NH towns, cities see heroin spikes
Pleading with city officials for money to hire four more police officers, Seusing said the city is on track to triple the number of heroin overdoses in 2014 over last year.
At a round table discussion last month in Derry, members of the law enforcement community from across the state talked about the startling increase in heroin overdoses and deaths.
“I need your assistance,” he told the aldermanic Budget Review Committee on Wednesday.
He only has to get authorization to hire four patrolmen.
The other positions would be staffed by converting three positions filled by police officers to civilian posts and reassigning those officers.
Drug problems are the catalyst to many crimes in the city, according to police officials.
On Monday, Merrimack police responded to a local Mobil station where a woman was found unconscious in the public bathroom with a needle next to her on the floor, according to Chief Mark Doyle.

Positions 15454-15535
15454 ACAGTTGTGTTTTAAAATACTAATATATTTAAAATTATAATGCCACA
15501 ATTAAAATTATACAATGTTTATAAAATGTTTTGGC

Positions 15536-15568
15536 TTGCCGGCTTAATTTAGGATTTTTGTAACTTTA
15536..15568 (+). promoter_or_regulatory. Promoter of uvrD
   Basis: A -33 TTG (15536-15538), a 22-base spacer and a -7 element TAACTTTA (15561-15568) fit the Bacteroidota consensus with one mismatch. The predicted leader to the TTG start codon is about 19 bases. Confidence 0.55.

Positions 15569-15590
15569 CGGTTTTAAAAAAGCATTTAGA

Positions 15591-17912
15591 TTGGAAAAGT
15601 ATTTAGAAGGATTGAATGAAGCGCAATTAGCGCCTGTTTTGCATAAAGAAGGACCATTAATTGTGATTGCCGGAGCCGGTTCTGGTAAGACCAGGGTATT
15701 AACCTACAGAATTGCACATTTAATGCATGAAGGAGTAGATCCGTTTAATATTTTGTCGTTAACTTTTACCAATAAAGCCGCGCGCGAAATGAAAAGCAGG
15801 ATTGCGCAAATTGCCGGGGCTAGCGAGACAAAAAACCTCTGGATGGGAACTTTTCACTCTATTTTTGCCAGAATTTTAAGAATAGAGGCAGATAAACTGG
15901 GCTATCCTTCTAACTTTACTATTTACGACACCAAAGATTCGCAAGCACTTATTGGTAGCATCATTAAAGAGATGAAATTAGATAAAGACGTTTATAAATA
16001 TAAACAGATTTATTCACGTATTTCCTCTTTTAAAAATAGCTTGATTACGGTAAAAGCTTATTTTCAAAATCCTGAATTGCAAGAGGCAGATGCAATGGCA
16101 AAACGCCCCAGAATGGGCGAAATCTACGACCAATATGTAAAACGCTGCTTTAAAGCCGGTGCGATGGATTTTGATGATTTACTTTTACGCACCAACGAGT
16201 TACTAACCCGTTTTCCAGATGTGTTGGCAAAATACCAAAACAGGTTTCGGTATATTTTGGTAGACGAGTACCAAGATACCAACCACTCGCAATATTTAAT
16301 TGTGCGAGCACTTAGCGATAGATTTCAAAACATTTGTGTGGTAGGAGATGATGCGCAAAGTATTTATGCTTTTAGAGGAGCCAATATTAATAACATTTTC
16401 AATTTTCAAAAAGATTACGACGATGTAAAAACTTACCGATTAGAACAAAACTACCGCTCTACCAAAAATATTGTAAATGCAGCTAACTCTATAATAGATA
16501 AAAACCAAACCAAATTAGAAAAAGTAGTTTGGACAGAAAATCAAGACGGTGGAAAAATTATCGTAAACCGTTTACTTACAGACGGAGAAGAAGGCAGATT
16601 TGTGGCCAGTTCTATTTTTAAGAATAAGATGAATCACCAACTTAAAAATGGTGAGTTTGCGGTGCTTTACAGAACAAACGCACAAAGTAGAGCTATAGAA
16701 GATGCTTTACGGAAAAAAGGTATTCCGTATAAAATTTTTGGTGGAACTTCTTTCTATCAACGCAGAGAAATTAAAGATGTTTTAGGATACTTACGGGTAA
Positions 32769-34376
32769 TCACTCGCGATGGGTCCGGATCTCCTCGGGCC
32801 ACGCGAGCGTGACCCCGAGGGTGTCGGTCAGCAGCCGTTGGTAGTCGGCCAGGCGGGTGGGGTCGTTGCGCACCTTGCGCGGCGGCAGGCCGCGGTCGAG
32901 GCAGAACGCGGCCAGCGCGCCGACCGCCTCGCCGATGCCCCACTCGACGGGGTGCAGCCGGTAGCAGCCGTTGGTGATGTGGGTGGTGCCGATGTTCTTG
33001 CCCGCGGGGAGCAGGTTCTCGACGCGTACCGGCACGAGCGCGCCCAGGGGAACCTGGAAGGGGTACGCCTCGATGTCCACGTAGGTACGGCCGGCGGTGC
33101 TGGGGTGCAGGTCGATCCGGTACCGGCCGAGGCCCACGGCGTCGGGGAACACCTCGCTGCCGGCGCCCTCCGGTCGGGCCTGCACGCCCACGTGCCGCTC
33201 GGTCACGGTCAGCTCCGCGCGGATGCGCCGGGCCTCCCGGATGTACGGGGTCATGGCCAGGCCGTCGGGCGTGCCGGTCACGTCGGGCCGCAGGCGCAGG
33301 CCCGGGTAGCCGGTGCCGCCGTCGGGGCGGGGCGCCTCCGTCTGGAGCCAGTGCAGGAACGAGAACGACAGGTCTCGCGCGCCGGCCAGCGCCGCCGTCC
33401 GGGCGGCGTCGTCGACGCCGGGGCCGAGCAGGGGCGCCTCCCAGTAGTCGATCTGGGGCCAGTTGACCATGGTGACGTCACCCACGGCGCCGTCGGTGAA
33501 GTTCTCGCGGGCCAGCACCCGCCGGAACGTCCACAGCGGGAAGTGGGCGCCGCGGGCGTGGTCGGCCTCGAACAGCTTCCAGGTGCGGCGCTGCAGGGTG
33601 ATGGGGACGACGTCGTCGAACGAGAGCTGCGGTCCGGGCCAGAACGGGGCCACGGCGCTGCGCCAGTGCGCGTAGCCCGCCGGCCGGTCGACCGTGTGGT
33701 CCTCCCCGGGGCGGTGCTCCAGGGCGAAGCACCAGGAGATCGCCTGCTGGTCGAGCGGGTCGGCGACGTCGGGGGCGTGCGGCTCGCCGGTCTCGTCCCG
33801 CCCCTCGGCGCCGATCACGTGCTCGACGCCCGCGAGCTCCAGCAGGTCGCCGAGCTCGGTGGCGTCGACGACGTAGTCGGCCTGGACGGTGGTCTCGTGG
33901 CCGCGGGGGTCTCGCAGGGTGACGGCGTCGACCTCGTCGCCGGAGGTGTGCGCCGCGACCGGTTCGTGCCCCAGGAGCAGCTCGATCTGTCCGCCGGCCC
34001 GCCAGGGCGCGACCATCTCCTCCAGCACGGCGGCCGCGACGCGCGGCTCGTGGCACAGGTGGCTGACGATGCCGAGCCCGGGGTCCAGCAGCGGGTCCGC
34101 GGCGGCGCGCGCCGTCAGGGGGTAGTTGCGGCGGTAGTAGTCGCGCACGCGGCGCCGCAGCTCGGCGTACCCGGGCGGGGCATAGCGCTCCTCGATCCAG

In the last calendar year, police have responded to about 12 or 13 heroin-related overdoses, which he said is about 100 to 150 percent more than the prior year.
The heroin epidemic is not only a New Hampshire problem, but really a New England problem, according to Doyle, who said communities cannot arrest their way out of it.
In Salem, there have been an estimated 19 or 20 heroin overdoses so far this year, according to Capt. James Chase of the Salem Police Department.
Seusing said the issue in Nashua is not going away.
On April 17, Portsmouth police seized approximately $1,000 worth of heroin and made two arrests.
“Portsmouth Police have seen a significant uptick in heroin and crimes related to it over the past year,” police said in a posting on the department’s Facebook page. “A contributing factor has been the low street price of the drug when compared with the street price of its pharmaceutical counterparts.”
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